Suicide prevention act named after Indiana soldier advancing in Congress

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INDIANAPOLIS – The statistics are absolutely staggering.

Some 22 veterans take their own lives every single day, according to some estimates.

“The cause of suicide prevention must take center stage,” said Col. Jim Sweeney.

And on Wednesday morning, it did, as Sen. Joe Donnelly, D-Indiana, came to the Indiana War Memorial to join two local military families affected by suicide, including the family of Jacob Sexton, a native of Farmland who served in the National Guard.

In 2009, Sexton took his own life while back at home, on leave from Afghanistan.

“From that day on, I decided this was going to be a fight I had to fight,” said Sexton’s father, Jeff.

And it’s a fight they could soon be winning. If it’s passed, the Jacob Sexton Act would require annual mental health assessments for all service members–active, reserve, and Guard.

The bill, authored by Donnelly, was just passed by the Senate Armed Services committee last week, as part of this year’s National Defense Authorization Bill.

The defense bill has passed Congress each of the last 52 years, so Donnelly and Sexton’s family both feel good about the bill’s chances of becoming law later this year.

“It’s wonderful,” said Sexton’s mother, Barbara. “I love and miss my son so much.”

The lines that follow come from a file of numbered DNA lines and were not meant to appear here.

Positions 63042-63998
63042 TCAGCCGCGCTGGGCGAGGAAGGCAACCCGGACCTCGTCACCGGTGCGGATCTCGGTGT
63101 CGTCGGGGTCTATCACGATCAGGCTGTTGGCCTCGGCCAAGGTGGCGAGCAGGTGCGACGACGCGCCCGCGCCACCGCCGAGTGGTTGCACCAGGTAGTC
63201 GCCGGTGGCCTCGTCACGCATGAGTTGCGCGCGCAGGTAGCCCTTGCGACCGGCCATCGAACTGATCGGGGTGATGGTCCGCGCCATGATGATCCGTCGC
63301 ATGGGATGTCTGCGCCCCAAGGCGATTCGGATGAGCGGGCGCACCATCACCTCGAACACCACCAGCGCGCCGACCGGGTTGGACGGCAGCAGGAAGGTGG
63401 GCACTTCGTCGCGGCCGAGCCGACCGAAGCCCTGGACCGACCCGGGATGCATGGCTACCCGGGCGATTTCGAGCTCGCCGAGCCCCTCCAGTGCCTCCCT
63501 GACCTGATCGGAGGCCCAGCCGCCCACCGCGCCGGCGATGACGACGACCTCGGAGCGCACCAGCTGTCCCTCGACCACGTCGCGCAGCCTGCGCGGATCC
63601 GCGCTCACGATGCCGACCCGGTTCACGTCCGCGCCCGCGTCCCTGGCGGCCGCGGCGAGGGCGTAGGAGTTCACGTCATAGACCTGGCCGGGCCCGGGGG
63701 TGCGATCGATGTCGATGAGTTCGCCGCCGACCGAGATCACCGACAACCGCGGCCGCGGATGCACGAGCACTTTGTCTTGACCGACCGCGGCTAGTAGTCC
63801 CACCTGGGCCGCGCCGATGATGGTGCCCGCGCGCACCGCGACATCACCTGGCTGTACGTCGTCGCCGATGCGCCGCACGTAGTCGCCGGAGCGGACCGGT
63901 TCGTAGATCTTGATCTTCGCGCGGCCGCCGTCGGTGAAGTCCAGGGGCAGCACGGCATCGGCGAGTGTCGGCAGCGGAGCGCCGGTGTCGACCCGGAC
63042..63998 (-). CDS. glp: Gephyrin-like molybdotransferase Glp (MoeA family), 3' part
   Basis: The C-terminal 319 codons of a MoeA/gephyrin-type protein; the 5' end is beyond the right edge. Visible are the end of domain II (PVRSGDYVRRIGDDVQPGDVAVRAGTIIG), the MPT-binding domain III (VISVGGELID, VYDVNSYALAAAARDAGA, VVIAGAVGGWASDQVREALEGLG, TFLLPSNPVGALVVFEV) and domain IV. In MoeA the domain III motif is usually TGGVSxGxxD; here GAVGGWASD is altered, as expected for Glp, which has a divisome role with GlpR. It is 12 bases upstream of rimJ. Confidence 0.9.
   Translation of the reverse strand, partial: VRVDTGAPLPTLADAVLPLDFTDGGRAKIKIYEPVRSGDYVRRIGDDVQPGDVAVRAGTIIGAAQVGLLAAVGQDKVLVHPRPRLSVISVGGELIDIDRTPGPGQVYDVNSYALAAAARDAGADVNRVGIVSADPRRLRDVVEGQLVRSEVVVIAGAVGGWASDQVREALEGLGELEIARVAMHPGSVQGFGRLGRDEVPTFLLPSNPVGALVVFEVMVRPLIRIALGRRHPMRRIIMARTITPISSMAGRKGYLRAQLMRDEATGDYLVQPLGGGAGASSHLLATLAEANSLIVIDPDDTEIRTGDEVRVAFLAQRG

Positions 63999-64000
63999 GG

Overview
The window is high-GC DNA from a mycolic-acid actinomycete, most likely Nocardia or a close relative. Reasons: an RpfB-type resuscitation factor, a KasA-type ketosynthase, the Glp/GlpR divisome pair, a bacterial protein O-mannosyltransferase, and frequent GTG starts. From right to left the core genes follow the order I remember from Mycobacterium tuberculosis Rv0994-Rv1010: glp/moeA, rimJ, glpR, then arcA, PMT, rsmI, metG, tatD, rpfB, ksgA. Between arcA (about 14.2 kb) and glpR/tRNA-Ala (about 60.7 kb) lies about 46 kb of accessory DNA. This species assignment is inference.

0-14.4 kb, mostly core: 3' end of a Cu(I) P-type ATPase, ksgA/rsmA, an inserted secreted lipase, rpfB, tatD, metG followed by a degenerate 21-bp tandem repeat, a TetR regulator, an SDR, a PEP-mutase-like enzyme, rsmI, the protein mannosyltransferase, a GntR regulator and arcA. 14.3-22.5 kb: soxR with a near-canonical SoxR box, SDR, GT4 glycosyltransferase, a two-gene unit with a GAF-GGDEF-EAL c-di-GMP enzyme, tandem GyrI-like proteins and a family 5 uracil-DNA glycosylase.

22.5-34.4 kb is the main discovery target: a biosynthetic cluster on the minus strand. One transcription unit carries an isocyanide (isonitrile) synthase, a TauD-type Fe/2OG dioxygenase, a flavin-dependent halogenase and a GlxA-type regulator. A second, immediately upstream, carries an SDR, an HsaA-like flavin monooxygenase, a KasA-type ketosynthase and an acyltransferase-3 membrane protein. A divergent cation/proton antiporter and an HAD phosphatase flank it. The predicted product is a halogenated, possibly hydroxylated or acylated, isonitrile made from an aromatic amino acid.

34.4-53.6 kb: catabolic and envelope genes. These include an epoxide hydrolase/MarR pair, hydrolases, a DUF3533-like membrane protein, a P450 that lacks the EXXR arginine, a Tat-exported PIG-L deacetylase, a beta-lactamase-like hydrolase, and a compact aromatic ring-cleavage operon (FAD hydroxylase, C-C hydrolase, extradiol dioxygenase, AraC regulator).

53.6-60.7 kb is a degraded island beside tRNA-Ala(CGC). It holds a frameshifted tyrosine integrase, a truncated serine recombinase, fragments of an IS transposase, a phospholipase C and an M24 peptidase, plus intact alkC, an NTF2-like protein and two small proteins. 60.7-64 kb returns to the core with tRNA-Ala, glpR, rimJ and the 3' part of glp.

“We didn’t lose the one we love for nothing,” Jeff Sexton said. “When you have somebody commit suicide, there’s no answers for too many families. And I’m hoping this will prevent them and that way we don’t have to look for answers.”

“By ensuring that our nation’s military personnel are screened, and receive timely and adequate mental health care, we will reduce suicide among our armed services, veterans and our families,” said Lisa Brattain with the American Foundation For Suicide Prevention.

“We want to give them the opportunity, the chance, to have someone to talk to,” said Donnelly.

“That’s my biggest hope, that there aren’t other families,” said Gregg Keesling, whose son Chance also committed suicide. “If there are, hopefully they will find strength in trying to help other people, because I think that’s all we have is to try to help those that come after for it not to happen to them.”

 

 

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